Some traditions are regional in origin, rooted in immigration patterns and ethnic enclaves in cities large and small, while other New Year customs - like the famous ball drop in Times Square of New York City - of maritime or other origin.

New Year ball drop

(The crytal ball  await the New Year's Eve 2024 Photo: AP ) 

The crystal-clad ball, based on a 19th-century maritime tradition, was once dropped down poles in ports at noon.

“Ships will use the balloons to adjust their clocks to local time,” says business news website Insider. The New Year's Eve ball drop in New York City began more than 100 years ago, in 1907.

(The spectacular crystal ball release officially welcomes New Year's Eve )
To prepare for 2024, an estimated 1 million people came to Times Square in New York City to watch the New Year's Eve ball drop and countdown the final seconds before the new year begins.

More than 1 billion people around the world watched to ring in the new year as the illuminated Waterford crystal ball was lowered onto the 21-metre-high column.

The ball weighs 5,400 kg and has a diameter of 3.7 meters.

(A drag queen sits in a giant red shoe surrounded by revelers )

More than just a crystal ball drop, a performer named Sushi sits in a large replica of a woman's high heel shoe during the Red Shoe Drop, which celebrates the new year on Duval Street in Key West, Florida , December 31, 2019

Auld Lang Syne

Roughly translated as “For the sake of old times,” Americans and many in the English-speaking world sing this old Scottish ballad close to midnight.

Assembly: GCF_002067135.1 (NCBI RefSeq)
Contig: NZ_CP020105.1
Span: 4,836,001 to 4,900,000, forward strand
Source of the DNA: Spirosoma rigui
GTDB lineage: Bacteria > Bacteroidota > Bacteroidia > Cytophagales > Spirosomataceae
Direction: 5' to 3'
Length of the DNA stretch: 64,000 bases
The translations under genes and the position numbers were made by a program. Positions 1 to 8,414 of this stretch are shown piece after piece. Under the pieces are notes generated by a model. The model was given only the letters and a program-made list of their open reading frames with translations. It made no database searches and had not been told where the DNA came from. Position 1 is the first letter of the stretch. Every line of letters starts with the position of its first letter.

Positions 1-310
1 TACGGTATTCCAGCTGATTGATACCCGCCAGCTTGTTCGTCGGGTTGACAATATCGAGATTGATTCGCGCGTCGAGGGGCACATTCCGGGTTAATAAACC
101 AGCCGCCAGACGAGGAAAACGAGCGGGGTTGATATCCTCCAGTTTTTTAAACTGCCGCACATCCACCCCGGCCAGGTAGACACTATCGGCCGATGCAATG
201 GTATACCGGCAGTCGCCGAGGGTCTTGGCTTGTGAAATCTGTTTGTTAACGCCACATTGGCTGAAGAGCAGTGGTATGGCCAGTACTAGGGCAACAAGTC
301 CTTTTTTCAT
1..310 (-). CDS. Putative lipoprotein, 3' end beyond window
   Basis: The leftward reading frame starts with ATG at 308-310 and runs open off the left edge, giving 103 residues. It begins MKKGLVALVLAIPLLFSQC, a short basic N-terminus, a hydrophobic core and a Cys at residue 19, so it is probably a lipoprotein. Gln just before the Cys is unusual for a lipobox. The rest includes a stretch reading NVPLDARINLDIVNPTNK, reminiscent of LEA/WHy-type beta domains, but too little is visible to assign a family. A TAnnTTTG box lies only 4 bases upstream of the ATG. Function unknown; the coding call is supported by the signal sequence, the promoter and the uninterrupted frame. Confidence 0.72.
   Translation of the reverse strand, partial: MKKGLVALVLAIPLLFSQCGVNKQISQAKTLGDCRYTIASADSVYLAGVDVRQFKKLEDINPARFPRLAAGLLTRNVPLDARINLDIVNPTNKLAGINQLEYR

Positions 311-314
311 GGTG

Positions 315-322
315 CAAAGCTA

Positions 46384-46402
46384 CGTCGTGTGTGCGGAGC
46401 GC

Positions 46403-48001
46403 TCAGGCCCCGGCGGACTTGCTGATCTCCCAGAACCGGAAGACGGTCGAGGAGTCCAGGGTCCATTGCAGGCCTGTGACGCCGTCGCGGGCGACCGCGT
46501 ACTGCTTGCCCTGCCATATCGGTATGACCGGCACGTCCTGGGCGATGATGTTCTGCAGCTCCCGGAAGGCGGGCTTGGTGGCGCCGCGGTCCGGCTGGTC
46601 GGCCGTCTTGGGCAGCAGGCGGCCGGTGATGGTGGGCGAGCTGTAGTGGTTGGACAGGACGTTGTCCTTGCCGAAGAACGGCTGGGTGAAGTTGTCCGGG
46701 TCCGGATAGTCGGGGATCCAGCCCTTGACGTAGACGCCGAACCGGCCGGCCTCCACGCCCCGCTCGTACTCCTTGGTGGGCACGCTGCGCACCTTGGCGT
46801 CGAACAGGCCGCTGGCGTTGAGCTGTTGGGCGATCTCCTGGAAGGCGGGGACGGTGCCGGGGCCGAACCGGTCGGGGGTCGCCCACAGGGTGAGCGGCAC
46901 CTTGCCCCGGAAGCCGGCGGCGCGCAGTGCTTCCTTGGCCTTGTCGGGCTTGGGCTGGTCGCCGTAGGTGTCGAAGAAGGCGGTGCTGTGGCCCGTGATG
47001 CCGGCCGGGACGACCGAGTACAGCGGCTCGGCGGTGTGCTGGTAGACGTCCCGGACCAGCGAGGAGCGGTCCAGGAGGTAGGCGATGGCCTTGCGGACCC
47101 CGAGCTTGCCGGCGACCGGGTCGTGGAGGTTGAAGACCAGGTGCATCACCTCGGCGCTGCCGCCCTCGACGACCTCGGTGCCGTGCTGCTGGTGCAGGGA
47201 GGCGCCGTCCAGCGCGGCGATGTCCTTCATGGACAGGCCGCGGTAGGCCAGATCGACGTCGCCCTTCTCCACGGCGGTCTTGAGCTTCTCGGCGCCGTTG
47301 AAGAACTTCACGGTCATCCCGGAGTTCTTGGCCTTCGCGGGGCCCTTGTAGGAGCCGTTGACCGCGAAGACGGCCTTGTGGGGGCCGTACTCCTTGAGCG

(People sing with their arms crossed and hands joined as a parting ritual at many ) 

 The song is about old friendships and acts of kindness over the years and is widely used to mark endings, farewells and new beginnings.

Midnight kiss

 (© Craig Walker/Denver Posted on Getty Images) 

This couple in Denver, Colorado, shared a New Year's Eve kiss.

The tradition of kissing the first person you see at midnight has its roots in German and English folklore.

Traditionally, the first favorable meeting sets the tone for the rest of the year.

(© Craig Ruttle/Photo AP) 

Irene Mayoral and Gerald Nuell, a newly engaged couple from Spain, share a kiss in Times Square on January 1, 2022, while confetti falls on revelers in the street.

Black-eyed peas

Americans in the Southern states believe that eating black-eyed peas on New Year's Day will bring luck and wealth.


Many Southerners drop a coin into the bowl when preparing bean stew, and the person who receives the bean bowl containing the coin is considered the luckiest person that year.

Adding dollar bill-colored vegetables to black-eyed peas symbolizes a prosperous new year.


(Firework sighted from San Francisco Photo : AP ) 

Local fireworks displays, like the one in San Francisco above, are one of the most beloved New Year's Eve traditions.

(Fireworks display at Walt Disney World,

Other popular fireworks locations are in Dallas, Las Vegas and Walt Disney World in Orlando, Florida.


(Merry-goers in fancy dress participate in the annual Mummers Parade in Philadelphia on January 2, 2022.) 

The Mummers Parade is a folk festival that has been held for over 120 years to mark the new year.

About 10,000 participants divided into themed groups marched through the streets of Philadelphia. “Mumming” is a form of humorous mime that came to Philadelphia via Swedish, German and English immigrants in the late 17th century.

The parade was first held in 1890 and was only interrupted by World War II in 1942, 1943 and 1945 and the 2021 COVID-19 pandemic.

(The annual Rose Parade, an iconic New Year's tradition, includes elaborate floral floats, marching bands and high-stepping equestrian units.) 


The parade takes place before the annual Rose Bowl college football game and is sometimes held on January 2 if New Year's Day falls on a Sunday.

The parade was first held in 1890 and was only interrupted by World War II in 1942, 1943 and 1945 and the 2021 COVID-19 pandemic.

The 2024 Rose Parade’s theme is “Celebrating a World of Music: The Universal Language,” in tribute to the sounds and rhythms that soothe, delight, move and unite people around the globe.

Mary Jane Maxwell